Pope Francis Gives TED Talk Urging ‘Revolution of Tenderness’

ROME, Italy — He is perhaps the biggest online influencer of them all.

Pope Francis became the latest thought leader to give a "TED talk" late Tuesday, in a pre-recorded but surprise video message calling for a "revolution of tenderness" and for humility among the world's powerful.

During an 18-minute address, the pontiff also touched on other subjects close to his heart: the culture of waste, solidarity with the disadvantaged, and societies that are putting products ahead of people.

Francis spoke to an audience at the latest TED conference in Vancouver, Canada. TED, a non-profit media organization, shares online recordings of so-called TED talks from experts and key thinkers.

Pope Francis urges leaders 'to act humbly' in surprise TED Talk 0:30

Bruno Giussani, TED's International Curator, wrote in a blog that it took over a year to coordinate the first pontifical contribution.

"It took many discussions to make the talk happen — and several trips to Rome over more than a year," Giussani wrote. "When I first approached the Vatican, it's fair to say that not many there knew of TED. So there was a lot of explaining to do."

The talk was recorded at Casa Santa Marta, the Vatican guesthouse where Francis lives. "Of course Pope Francis decided by himself what he wanted to say in the talk," Giussani wrote.

Francis began by recounting his own humble upbringing as an Italian immigrant in Argentina.

Image: It took more than a year to make Pope Francis' TED talk happen.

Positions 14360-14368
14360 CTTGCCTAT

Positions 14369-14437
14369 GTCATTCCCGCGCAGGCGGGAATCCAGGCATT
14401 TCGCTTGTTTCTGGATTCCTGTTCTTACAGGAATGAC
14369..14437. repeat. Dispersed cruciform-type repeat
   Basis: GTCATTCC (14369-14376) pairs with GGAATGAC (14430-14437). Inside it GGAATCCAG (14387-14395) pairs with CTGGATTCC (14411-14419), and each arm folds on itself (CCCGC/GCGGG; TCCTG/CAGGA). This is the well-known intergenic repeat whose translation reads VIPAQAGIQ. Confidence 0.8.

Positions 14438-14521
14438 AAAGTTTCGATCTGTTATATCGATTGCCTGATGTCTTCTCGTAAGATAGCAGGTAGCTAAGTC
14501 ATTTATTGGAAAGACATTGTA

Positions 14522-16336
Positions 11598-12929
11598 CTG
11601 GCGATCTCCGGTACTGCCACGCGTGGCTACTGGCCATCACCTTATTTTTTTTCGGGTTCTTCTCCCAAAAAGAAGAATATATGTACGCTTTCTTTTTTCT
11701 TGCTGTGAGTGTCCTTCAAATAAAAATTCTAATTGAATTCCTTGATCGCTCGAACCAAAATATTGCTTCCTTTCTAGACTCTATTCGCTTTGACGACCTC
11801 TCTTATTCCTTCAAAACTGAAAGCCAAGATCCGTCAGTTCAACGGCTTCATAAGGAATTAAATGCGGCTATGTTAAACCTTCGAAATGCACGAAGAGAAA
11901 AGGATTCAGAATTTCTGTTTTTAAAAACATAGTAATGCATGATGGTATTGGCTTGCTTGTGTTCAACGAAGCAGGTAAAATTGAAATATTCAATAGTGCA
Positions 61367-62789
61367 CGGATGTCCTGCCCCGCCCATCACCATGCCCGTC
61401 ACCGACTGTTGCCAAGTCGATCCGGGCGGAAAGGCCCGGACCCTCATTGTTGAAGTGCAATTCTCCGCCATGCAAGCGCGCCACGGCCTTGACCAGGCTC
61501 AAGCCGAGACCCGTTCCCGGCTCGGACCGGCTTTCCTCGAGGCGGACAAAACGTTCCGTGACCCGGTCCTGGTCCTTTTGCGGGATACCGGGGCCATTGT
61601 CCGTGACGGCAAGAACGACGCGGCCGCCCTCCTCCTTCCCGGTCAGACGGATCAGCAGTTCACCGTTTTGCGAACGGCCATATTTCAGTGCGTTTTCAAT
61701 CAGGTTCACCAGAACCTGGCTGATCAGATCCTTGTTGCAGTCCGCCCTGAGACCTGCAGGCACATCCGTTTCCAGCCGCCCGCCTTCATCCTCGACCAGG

It took more than a year to make Pope Francis' TED talk happen. NBC News

"There is a saying in Argentina: Power is like drinking gin on an empty stomach. You feel dizzy, you get drunk, you lose your balance, and you will end up hurting yourself and those around you," Francis said in Italian. "Through humility and concrete love, on the other hand, power — the highest, the strongest one — becomes a service, a force for good."

He also called for a "revolution of tenderness," explaining: "Tenderness means to use our hands and our heart to comfort the other, to take care of those in need."

On the problems of global consumerism, he told the audience: "Only by educating people to a true solidarity will we be able to overcome the culture of waste," adding that the issue was not just about food and goods but also "people who are cast aside by our techno-economic systems which, without even realizing it, are now putting products at their core instead of people."

He concluded his talk: "We all need each other. And so, please, think of me as well with tenderness, so that I can fulfil the task I have been given for the good of others, of each and every one, of all of you, of all of us."